My hotel patio
It’s Sunday morning, and I’m sipping my coffee while listening to the maids clean the rooms near me. I’ll be getting the knock soon, which is annoying because I’ll have to answer the door with my bed head and sloppy sweats and repeat what I say every weekend, “non. I’m okay. Merci!”
This time in two weeks, I’ll be in my apartment, scrubbing away, getting it ready for my furniture delivery. My little hotel studio is the perfect place for me to temporarily live. It has a little patio and friends two doors down, but hotel life is hotel life even when you have your own lil yard, fridge, stove top and microwave. Besides, I’ve heard enough of my revolving neighbours’ noises — from snores, to off key singing, to their kids banging on my back sliding glass door, to their phone alarms. Thank God I haven’t had overzealous couples or loud bathroom goers! There’s also the crappy Internet, but it will all soon be another memory to add to the pile. Hopefully, the Internet at my place will not ping out so much, and I’m told since the bedrooms face the backyard my mornings and nights will be quiet.
That archway leads to a shortcut to my apartment.
Anyway, I’m soooooooo looking forward to moving into my new home. That said when I move, I will miss coming home from work to a freshly made bed, fresh towels and a shiny bathroom, with a tub that says, “Come on in Darling. I’ve been waiting for you.” My apartment tub will be there for me, but my fat ass will have to clean it because I love my bubbles, and they love leaving a ring.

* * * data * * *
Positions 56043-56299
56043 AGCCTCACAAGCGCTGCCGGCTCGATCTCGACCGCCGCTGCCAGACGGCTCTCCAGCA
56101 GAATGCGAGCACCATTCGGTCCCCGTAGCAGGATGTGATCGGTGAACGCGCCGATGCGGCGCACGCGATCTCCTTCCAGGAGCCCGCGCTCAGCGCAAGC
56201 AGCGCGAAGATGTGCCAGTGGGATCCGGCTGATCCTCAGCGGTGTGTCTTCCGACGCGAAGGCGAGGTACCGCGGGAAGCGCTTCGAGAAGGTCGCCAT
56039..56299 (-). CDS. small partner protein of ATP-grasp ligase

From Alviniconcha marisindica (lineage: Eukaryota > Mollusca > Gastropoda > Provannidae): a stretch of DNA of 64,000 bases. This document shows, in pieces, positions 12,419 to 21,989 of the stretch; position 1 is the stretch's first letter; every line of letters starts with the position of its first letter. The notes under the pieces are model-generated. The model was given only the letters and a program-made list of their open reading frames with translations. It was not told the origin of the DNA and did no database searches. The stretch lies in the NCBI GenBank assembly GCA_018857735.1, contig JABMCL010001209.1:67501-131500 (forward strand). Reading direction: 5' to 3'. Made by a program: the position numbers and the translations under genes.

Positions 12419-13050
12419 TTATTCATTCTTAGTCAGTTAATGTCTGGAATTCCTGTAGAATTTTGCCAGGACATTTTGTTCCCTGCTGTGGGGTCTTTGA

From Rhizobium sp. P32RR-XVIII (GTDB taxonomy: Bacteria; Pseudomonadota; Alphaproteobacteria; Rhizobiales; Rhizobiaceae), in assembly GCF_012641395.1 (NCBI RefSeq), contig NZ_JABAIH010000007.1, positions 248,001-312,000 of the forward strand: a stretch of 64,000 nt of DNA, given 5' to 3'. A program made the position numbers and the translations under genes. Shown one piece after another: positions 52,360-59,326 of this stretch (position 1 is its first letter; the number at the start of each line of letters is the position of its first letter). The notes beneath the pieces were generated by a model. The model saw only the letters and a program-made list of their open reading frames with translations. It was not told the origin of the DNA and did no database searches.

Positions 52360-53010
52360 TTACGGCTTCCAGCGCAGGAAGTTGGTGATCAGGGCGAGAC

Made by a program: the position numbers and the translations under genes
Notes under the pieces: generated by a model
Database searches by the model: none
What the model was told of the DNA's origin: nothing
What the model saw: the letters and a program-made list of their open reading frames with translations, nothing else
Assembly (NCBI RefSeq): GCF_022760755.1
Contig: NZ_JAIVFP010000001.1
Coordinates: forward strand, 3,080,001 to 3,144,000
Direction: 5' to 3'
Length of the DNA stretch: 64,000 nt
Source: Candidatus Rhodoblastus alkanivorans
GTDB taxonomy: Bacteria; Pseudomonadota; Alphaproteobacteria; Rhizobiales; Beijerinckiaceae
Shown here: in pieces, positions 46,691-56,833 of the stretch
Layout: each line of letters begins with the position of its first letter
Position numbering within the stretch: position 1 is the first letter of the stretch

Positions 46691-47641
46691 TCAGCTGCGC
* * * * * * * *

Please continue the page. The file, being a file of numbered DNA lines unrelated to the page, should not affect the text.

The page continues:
Some shots of my currently empty apartment. That room in the middle is the entryway. The living/dining room is also huge. I’ll show more when I move in. And, I have two square toilets!
I finally feel like I’m somewhat settling into everything. Oh, I still have a boatload to do, and I tense up when I think about it, but I’m more than halfway up the hill. I’ve got this. I used this weekend to relax, grade and plan a lesson (the plan was to plan more, but oh well I got one two-day unit covered). I’ll finally rent a car and start driving next week, which will help me feel more like a resident than working tourist.
I’m getting to know Mons a little better as well. The Grand Place (pronounced more like Plahss) is a cobblestone mecca of festivals, food and alcoholic goodness. There’s almost always something going on. Weddings with their honking horns (which I enjoy — makes you wanna get in on the fun) on Saturdays, parades, festivals and tourist events throughout the weekends. A few weeks ago, I literally watched World War 2 jeeps and tanks parade about, while a band played favourites from that era. This weekend it’s street performers, outdoor concerts and fireworks celebrating Wallonia, the French-speaking region of Belgium (which is where I am).
The city is as Shannan puts it is a big wheel with The Plas (ewww what we locals call it) as it’s centre (although not quite the center), and streets and alleyways as spokes going out to the inner and outer rings, main roads that circle around the city. The train station is on the outer ring.
The spoke my apartment is on runs parallel to The Plas, so I guess it’s more like a spider’s web (but I like the wheel analogy; it helps me when I get lost), and it’s a 5 minute stroll to all the good stuff. My landlord said I’ll be in the perfect location for the Doudou, (sounds like do do) now, now it’s not a dog-park cleaning nightmare. It’s a major event that dates back to the Middle Ages, and it involves pulling the hair off of a dragon’s tail. So, Daenyrs ain’t the only blonde getting to touch a dragon. This Mother of Heathens is gonna get her chance. I’m fascinated by its story and look forward to visiting the Doudou museum, which just happens to be on my street.